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Turning ethical farming into an immersive travel experience just outside Sydney

Nosh Trekker’s Paddock To Plate tour in Australia’s Southern Highlands brings you up close to a family-run meat farm and restaurants that are proudly locavore.

Turning ethical farming into an immersive travel experience just outside Sydney

Cattle at Laurel View Farmstay, located 90 minutes outside of Sydney, are allowed to roam freely. (Photo: Maugers Meats)

In the age of mass-produced meat sold in soulless hypermarkets, a family-run farm continues to uphold its legacy of producing ethically farmed meat in the rolling hills of Australia’s Southern Highlands.

In 1972, Joe Mauger established the first butchery in Burrawang, a village about an-hour-and-a-half drive south of Sydney, selling mainly beef and lamb from animals reared on his farm.

Today, his son, 60-year-old John, who took over the Maugers Meats business at the age of 18 when his father passed away, continues to supply top quality grass-fed and free-range beef and lamb to the community and restaurants in the region.

Mat, 34, and John, 60, run Maugers Meats. (Photo: Maugers Meats)

Besides the family farm located in the village of Robertson, the Maugers also own and run two butcheries in Burrawang and Moss Vale, as well as Laurel View Farmstay, which is the original 1950s farmhouse that John grew up in, and is now mainly overseen by his wife Vicki, 60, who makes sure guests are well fed with delicious cakes.

John’s children, Leah, 36, Mat, 34, and Nicole, 31, help out in the business. Mat takes charge of the butcheries and Leah handles marketing and administration, while John manages the day-to-day farm operations. Nicole is currently on maternity leave.

In 2017, the Maugers started the Paddock To Plate tour with culinary tour specialist Nosh Trekker to give visitors an insight into the practices of a sustainable meat farm, including rearing and butchering techniques that have been used over three generations; what is grain and lot feeding, and why they are beneficial; as well as how the methods used by John’s father have been proven to yield quality meat.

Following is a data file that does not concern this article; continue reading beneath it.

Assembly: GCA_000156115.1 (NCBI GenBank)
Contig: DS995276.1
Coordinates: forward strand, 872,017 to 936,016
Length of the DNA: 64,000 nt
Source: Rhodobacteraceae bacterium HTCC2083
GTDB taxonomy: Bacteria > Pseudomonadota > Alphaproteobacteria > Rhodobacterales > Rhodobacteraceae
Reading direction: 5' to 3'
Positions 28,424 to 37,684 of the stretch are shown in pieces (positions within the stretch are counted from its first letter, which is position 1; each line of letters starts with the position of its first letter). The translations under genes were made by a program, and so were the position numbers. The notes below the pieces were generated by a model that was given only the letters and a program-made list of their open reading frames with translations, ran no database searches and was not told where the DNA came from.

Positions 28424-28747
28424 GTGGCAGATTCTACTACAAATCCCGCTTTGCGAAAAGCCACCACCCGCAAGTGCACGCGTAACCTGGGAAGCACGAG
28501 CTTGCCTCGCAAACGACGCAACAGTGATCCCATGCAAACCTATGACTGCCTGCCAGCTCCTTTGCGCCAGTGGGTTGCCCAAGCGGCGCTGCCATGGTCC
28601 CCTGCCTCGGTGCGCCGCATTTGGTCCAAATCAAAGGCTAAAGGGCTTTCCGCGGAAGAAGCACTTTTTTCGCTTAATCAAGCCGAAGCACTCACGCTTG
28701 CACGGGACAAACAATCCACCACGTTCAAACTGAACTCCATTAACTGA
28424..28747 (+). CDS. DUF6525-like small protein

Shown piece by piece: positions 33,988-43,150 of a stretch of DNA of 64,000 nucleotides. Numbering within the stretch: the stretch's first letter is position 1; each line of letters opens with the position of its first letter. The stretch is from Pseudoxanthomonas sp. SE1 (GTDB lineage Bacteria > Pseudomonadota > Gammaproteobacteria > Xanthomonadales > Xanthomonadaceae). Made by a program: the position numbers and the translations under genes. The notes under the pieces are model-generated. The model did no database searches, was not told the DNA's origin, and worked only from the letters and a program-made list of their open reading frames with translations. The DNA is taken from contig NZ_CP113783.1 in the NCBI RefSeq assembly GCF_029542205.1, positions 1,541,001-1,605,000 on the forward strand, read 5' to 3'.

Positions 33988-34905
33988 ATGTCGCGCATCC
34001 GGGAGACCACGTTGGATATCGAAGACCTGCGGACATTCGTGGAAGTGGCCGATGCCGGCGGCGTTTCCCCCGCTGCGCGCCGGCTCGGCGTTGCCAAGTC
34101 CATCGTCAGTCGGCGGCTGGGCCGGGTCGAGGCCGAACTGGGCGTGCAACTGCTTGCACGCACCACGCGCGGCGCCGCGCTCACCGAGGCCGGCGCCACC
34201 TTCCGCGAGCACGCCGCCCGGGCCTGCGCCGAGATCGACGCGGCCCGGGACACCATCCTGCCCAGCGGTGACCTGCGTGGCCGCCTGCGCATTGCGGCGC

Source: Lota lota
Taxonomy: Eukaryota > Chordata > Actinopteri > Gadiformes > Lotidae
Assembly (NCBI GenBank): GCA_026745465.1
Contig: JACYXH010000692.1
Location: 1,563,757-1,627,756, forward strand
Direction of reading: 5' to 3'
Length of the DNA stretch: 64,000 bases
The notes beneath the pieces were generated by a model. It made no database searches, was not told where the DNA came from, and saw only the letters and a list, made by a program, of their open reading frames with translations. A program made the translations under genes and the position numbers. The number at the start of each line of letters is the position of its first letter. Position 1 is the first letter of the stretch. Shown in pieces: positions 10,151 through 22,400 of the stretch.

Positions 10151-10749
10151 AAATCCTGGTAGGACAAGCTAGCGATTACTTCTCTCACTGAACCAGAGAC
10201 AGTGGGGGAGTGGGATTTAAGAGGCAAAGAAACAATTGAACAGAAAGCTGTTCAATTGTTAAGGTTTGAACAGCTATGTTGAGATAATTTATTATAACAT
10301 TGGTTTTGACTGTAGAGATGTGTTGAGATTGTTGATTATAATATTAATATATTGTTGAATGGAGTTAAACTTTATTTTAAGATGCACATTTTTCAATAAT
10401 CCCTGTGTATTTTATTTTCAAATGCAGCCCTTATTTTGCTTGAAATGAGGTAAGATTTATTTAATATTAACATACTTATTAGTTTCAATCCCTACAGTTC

Visitors are taken on a farm tour aimed at giving them an insight into the practices of sustainable meat farming. (Photo: Maugers Meats)

According to Suzannah Cowley, a Nosh Trekker marketing representative who worked with the Maugers on the tour details, participants can choose to stay in the neighbouring villages of either Burrawang or Bowral, and get private transfers to the farm the next day.

She shared: “From the moment they arrive at the farm, it is an immersive experience from hearing about the rich family story and observing how the cattle and sheep are reared, to witnessing their amazing knife skills in breaking down the carcass at the butcher shop and tasting the meat at nearby cafe, The Burrawang General Store”.

For those curious to know what exactly constitutes a 100 per cent grass-fed or free-range animal, Mauger says that the tour will “give an honest and open view of farming practices where I cut through the glossy advertising and false claims”.

Mat maintains an openness about the family's farming practices, cutting through "glossy advertising and false claims". (Photo: Maugers Meats)

He shares how his animals graze fully on grass or hay and silage (grass that have been cut and baled for later use, usually during the winter months) and are free to roam paddocks in a natural environment with dams, springs and trees to keep them happy and stress-free.

“I choose not to administer antibiotics or hormones to my animals, and I personally handle all of them in a gentle and calm manner,” said Mauger. “I do not use electrical stimulators, savage dogs or rough treatment. Stress is one of the most significant causes of tough meat as it causes the muscles to tense, tighten and shorten.”

The three-hour Paddock To Plate tour can be taken on its own, or included as part of a longer itinerary such as Noshtrekker’s Wildes Meadow and Highlands Gateway tours that explore wineries and the scenic countryside, with personalised dinners by well-known local chefs passionate about highlighting Highlands produce, such as Thomas Pirker, executive chef at fine dining restaurant Katers, and Teena Crooks, a private dining chef who used to be the executive chef of Vault Dining Room in heritage-filled The Old Bank Hotel.

Farm to table indeed. (Photo: Maugers Meats)

Cowley highly recommends Katers at Peppers Manor House, which is a 30-minute drive away from the Maugers’ farm. It offers outstanding tasting menus of the freshest seasonal produce, including its own homegrown herbs and vegetables, in a magnificent country estate setting. The restaurant is an Australian Good Food Guide Chef Hat Award winner, and its menus list local producers such as Maugers Meats’ beef and lamb, so you know where your food comes from.

Another local favourite: The Burrawang Village Hotel pub, housed in a historic building located opposite the Maugers’ butchery, which supplies the meat used in hearty pub classics such as slow braised lamb shoulders, rump steak, and beef burger patties, all served in a casual convivial atmosphere.

For those who appreciate a community that supports each other in ethical food practices and spotlighting local ingredients, a trip to the Southern Highlands will be definitely be one worth sampling and savouring.

READ> The chef who sets up his roving restaurant in the natural spectacle of Western Australia

Source: CNA/ds